Toss out all your “small sample size” caveats. Discard any “let’s wait and see” reservations. Do you hear that wary part of your brain? The part that’s whispering cautious thoughts to protect your heart because it’s been broken too many times before. Disregard all that, Knicks fans. Abandon all doubt ye who enter here.
RJ Barrett is ready to be anointed.
I have to say, this is not what I expected. As someone who doesn’t watch much NCAA basketball (due to lack of time, not basketball snobbery), my perceptions of young prospects rely heavily on analysis from media members and, alas, Basketball Twitter. The criticism I saw levied against Barrett was the kind that scares me most: selfish, doesn’t make his teammates better, can’t create separation off the dribble, inconsistent shooter.
But it wasn’t just the media. Even fellow NCAA players who anonymously voted in a poll for The Athletic ranked Barrett as the most overrated player in the country. Sometimes, media and players evaluate talent incorrectly; sometimes, they misjudge how certain abilities will translate at the next level. This is one of those times. Even after just seven games played, I’ve seen enough. RJ Barrett is the real deal.
Some parts of his game have come as a pleasant surprise. Entering into the league, one knock on him was that, despite being a good playmaker for his position, he simply didn’t pass enough. But, he has already shown that he can be a smart pick-and-roll ball handler at the NBA level, willing to both score and pass depending on the situation. So far, he has already developed a strong pick-and-roll chemistry with Mitchell Robinson, the recipient of the highest number of Barrett’s assists. I’m consistently impressed with how patient Barrett is dishing out of the pick-and-roll. Watch here as he drives to his right and finds a rolling Robinson at the last possible second for the dunk:
This next play didn’t directly result in an assist, but it shows Barrett’s patience and savvy. As I point out in the tweet, note how Barrett’s no-look towards Kevin Knox freezes Marcus Smart, taking him entirely out of the play:
Here's the play Macri's describing. I was really struck by the patience/ timing of it. Watch the no-look completely freeze Smart on the help-side as he tries to read Barrett's eyes. https://t.co/bnOzk1TTb3 pic.twitter.com/UFrteNhXLj
— Tom Piccolo (@Tom_Piccolo) November 2, 2019
Then, there are aspects to Barrett’s game that we knew were projected strengths: getting to the rim, getting to the free throw line, rebounding. But, just because those were strengths in college, it didn’t guarantee they would be strengths against the best players in the world. It certainly didn’t mean they would be strengths right out of the gate as a 19-year-old rookie. But here we are. Prior to Sunday’s game versus Sacramento, Barrett was taking 54% of his shots at the rim – in the 94th percentile among wings per Cleaning The Glass. He’s tied for fourth in the entire league in shots attempted from the restricted area. The dude just gets to the rim at will. Granted, his accuracy from close range is in the 44th percentile, but “slightly below average” for someone his age with that kind of volume is exceptional.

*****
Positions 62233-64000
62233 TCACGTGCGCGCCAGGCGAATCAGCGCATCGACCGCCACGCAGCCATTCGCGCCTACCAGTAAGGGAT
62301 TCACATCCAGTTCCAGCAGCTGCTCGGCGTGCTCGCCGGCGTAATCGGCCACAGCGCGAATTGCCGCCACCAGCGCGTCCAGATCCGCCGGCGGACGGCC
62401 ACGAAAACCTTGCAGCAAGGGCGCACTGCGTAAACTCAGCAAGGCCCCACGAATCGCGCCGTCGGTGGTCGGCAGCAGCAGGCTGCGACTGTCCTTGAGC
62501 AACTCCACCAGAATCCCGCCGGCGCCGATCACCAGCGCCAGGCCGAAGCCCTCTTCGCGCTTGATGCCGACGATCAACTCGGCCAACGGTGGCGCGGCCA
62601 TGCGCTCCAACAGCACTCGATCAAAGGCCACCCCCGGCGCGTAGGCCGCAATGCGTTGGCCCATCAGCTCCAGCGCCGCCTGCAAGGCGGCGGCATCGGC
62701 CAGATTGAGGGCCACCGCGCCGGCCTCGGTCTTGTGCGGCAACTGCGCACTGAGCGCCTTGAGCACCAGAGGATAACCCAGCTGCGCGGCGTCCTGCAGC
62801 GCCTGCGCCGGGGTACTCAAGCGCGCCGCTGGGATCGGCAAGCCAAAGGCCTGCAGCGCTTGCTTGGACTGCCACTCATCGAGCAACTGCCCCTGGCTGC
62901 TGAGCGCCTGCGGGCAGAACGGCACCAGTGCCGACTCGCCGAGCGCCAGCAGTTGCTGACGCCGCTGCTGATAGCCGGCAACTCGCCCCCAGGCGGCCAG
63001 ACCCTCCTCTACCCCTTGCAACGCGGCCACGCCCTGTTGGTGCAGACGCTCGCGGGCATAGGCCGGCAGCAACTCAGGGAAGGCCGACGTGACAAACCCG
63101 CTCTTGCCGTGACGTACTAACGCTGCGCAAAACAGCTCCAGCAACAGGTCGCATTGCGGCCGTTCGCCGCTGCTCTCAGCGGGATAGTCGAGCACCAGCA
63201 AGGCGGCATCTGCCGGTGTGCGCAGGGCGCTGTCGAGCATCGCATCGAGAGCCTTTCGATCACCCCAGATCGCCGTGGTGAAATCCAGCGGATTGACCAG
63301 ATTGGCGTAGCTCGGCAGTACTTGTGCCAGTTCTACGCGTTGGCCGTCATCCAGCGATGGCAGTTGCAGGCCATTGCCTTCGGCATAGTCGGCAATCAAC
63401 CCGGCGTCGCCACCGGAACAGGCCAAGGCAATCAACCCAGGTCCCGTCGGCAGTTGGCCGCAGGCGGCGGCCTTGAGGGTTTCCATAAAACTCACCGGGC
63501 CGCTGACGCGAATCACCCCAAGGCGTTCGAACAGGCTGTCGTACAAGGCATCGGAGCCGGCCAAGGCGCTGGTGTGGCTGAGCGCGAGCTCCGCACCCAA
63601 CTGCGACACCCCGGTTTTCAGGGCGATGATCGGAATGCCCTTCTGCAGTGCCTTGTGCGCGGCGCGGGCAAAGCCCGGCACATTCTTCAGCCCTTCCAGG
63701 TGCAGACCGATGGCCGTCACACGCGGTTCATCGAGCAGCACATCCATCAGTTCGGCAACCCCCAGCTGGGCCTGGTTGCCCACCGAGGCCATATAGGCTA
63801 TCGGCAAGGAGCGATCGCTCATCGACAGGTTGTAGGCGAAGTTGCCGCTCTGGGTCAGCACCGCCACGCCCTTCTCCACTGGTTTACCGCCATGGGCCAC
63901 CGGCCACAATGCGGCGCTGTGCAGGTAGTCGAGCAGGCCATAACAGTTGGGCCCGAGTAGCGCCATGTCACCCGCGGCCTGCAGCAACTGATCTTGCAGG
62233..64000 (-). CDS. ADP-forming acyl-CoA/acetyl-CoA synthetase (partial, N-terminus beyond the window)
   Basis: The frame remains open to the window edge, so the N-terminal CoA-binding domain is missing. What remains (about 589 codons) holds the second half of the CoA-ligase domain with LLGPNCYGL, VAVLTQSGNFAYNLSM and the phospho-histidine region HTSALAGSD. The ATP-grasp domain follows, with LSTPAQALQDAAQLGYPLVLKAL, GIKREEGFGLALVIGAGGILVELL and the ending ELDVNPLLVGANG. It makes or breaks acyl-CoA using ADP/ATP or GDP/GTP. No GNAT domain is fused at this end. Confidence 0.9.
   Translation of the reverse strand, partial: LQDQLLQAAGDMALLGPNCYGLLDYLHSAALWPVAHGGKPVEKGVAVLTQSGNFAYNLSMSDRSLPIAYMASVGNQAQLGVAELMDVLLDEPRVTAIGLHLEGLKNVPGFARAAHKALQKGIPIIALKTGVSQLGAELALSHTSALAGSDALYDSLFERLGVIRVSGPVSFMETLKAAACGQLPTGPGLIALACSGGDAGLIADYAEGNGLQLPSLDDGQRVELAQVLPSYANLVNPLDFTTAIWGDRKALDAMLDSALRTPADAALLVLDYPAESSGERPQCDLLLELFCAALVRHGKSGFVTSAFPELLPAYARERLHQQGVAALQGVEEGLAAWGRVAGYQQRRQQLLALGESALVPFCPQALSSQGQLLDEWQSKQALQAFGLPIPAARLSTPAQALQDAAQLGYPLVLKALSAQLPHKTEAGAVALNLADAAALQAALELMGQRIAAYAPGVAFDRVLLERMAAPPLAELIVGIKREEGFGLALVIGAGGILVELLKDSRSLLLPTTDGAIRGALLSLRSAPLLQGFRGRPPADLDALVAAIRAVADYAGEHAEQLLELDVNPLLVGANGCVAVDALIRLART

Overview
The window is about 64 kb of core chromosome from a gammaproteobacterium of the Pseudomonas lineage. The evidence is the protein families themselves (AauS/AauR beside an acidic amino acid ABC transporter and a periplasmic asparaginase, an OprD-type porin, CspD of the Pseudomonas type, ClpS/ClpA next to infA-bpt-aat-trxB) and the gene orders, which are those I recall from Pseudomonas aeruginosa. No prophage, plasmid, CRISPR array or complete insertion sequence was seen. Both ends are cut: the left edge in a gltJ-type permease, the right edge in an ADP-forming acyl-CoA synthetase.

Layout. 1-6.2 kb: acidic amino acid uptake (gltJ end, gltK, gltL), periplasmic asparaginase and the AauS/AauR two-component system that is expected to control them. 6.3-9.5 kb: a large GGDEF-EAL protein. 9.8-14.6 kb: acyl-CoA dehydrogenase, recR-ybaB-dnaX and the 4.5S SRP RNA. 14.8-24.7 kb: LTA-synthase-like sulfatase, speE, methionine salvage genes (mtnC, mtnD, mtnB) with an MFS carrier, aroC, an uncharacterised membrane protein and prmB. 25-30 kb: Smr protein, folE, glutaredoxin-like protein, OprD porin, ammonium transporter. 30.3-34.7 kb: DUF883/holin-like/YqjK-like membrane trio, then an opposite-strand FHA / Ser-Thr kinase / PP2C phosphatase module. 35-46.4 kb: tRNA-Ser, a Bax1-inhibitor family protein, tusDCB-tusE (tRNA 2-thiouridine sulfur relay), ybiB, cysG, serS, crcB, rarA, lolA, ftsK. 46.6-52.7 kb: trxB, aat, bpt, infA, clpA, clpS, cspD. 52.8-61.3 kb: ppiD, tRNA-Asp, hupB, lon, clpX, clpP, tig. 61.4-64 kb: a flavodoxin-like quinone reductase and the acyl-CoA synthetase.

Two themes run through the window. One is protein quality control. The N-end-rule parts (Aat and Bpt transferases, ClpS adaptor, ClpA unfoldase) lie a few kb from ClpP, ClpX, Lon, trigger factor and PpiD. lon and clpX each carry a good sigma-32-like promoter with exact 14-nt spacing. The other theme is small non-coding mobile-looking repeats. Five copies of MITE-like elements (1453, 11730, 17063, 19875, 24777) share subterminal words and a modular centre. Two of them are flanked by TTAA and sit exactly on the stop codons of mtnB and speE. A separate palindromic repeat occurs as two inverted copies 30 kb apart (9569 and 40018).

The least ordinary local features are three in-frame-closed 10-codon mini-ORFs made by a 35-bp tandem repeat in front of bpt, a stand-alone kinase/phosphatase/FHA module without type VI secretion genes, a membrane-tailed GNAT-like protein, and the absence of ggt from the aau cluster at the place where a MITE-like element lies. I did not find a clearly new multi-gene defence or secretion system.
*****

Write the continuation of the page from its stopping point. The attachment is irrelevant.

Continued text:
Helping make up for his lower efficiency at the rim is the fact that he never turns the ball over on drives. Barrett has driven the ball 77 times through six games, by far the most on the team, but has only turned it over on TWO of those drives.
The frequency of shots at the rim is indicative of the element of Barrett’s game that has popped most while watching him: the force with which he plays. I’m sure you’ve seen it, but let me show you anyway. Watch here as he navigates a Spain pick-and-roll.
Notice how Elfrid Payton doesn’t even get a piece of Jakob Poeltl to slow him down. Barrett doesn’t care. He lowers his shoulder and barrels right through the seven-footer. The kid is already bullying full-grown men.
That ability to seek and absorb contact is what separates him from promising, young players who have come before. Compare Barrett’s physicality to another young wing on this squad, Kevin Knox. Their styles are night and day. Knox drives to the basket like someone trying to avoid contact, his long arms swooping over and around opposing defenders. He still gets fouled a fair amount because of his unorthodox moves, but when he does go to the line it’s because something didn’t go according to plan. He looks careful when he ventures into the lane, like someone trying to nimbly weave around brush during a hike in the woods.
Barrett brings a machete, clearing himself a path through sheer force. Watch Evan Fournier bounce right off the rookie:
Even Porzingis, as talented as he was, would settle for contested 15-footers over the outstretched arms of point guards. Barrett has no time for that. Watch him abuse this mismatch against Kemba Walker:
It’s refreshing to have a player who so visibly wants to win. But, he doesn’t just want to beat you; he wants to punish you for even standing in his way. He is going to score, one way or another, even if that means going right through you. Watch him go straight through the Nets’ starting power forward, Taurean Prince:
The word I keep coming back to with Barrett is “undeniable.” He plays with a competitive edge that, as the cliche goes, you really can’t teach. But, just the mindset alone will not lead to success. If playing with force were the only ingredient for winning basketball, then Julius Randle would be a perennial All-Star. It’s the combination of force, skill and basketball feel that makes me so bullish on Barrett’s future. So, even as the Knicks sit 1-6 following an embarrassing home loss to the struggling Sacramento Kings, take solace in what we have in Barrett. He will be a bonafide star…as soon as he gets a bigger sample size.
*All stats were pulled prior to Sunday’s game versus Sacramento.